Depicting the era when Donald Trump believes that “America was great,” director George Clooney goes too far in demonstrating that the early 1950s were a time of trouble in the suburbs. Although the first Levittown, which started sales in 1947, offered quickly built homes with modern conveniences and white picket fences away from the dingy cities, FHA required that residents must be White. (Most filming is in Fullerton, though some of the rest is in the San Fernando Valley.)
One part of Suburbicon focuses on the true story about the reaction of White residents to the day when the Mayers, a middle class Black family, move into one of the Levittown houses in 1957 and are greeted with massive hostility from almost everyone except for a 5-year-old White boy Nicky Lodge (played by Noah Jupe), whose mom (Julianne Moore) encourages him to play a little baseball with 5-year-old Andy (played by Tony Espinosa), the Black boy who lives next door. The other part of the film depicts Nicky’s family, consisting of an authoritarian father (Matt Damon), a sick mother, and her twin sister (also played by Juliane Moore), who is the housekeeper for the family. Doors in the community are never locked, so one day two thugs enter the Lodge residence, inexplicably asking for money. When they fail to collect, they tie up the family and chloroform them to sleep. In the next scene, members of the family have somehow untied themselves and are at the hospital, where the mother is dying. The next series of events plunge the family into even more trouble, leaving Nicky with Andy as his only true friend.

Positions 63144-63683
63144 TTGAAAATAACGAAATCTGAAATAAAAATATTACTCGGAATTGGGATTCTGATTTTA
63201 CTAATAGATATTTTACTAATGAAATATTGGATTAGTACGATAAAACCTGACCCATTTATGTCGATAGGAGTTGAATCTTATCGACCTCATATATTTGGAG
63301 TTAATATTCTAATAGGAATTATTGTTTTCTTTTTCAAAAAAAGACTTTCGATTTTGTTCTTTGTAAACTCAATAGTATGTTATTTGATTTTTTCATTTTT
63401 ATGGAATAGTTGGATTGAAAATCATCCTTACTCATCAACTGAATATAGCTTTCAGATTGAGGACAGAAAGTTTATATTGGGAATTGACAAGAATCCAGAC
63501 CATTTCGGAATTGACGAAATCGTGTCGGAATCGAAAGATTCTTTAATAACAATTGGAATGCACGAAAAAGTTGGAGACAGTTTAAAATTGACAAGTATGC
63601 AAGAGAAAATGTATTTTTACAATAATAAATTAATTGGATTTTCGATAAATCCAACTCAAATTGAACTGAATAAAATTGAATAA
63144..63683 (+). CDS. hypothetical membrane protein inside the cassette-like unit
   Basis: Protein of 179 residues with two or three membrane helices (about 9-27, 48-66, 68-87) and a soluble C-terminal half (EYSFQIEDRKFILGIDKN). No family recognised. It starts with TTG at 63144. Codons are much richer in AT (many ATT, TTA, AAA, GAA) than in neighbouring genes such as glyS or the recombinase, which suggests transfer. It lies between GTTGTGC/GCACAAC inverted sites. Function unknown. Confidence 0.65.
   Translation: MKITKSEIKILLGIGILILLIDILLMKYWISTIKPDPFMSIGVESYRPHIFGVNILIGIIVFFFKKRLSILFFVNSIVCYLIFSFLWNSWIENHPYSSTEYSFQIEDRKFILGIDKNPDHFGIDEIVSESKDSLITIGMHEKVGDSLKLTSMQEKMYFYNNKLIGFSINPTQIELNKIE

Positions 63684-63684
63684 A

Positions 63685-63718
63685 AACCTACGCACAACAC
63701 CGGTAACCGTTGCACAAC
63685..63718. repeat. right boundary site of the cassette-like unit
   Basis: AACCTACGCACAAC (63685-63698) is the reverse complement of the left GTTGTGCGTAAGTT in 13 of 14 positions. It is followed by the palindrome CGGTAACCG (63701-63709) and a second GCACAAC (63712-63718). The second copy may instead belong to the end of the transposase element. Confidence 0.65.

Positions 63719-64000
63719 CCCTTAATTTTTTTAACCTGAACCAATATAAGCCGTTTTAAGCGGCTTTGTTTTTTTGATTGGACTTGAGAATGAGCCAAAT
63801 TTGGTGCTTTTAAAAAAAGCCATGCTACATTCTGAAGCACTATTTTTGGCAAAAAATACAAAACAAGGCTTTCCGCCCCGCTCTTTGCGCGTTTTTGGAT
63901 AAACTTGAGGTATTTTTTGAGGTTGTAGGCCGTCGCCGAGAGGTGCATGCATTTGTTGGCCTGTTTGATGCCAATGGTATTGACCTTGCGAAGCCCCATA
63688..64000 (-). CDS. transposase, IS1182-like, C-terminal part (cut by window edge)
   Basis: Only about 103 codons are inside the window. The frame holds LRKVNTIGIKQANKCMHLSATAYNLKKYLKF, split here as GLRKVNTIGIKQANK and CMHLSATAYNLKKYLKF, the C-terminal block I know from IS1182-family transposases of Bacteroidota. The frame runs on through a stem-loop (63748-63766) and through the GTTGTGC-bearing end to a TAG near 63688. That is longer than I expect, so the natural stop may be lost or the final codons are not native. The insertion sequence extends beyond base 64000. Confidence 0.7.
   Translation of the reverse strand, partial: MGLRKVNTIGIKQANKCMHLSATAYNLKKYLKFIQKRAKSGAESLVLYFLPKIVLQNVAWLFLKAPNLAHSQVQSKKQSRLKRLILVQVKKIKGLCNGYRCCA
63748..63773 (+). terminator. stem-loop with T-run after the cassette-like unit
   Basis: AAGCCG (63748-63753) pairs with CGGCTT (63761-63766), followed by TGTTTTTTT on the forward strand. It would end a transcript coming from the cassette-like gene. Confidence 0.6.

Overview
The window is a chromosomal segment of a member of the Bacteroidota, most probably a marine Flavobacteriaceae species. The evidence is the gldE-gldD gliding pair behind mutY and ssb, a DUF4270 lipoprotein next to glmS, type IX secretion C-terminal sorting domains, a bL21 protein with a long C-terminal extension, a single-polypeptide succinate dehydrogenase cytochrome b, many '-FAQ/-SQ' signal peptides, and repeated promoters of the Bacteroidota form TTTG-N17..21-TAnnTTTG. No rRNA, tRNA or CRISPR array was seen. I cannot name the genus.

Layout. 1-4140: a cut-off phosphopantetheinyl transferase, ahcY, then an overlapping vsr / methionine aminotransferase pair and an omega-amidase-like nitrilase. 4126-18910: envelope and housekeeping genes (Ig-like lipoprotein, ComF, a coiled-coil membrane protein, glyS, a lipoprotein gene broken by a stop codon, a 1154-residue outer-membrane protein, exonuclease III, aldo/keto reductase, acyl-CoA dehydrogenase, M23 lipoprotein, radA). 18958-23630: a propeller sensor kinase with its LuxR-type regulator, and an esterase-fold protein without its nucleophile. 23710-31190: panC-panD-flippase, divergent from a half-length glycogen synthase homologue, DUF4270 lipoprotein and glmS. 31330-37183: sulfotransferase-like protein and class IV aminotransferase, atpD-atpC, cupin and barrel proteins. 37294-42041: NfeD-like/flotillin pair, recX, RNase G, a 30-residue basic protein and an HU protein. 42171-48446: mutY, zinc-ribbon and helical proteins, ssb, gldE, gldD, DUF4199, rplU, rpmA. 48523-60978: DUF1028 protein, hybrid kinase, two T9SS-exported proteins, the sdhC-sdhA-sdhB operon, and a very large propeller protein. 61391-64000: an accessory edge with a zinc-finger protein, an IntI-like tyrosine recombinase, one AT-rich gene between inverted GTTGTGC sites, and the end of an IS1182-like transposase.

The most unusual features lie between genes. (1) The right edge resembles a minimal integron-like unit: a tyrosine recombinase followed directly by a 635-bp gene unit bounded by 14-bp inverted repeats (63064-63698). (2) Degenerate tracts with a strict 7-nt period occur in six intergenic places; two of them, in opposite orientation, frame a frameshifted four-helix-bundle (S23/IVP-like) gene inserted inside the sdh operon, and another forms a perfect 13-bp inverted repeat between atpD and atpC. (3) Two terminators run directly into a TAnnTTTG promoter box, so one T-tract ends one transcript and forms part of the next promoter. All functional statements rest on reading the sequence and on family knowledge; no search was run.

Suburbicon is the type of film that prompts some to leave before the ending and informs those who stay, hoping for something redemptive, that they should have left earlier. MH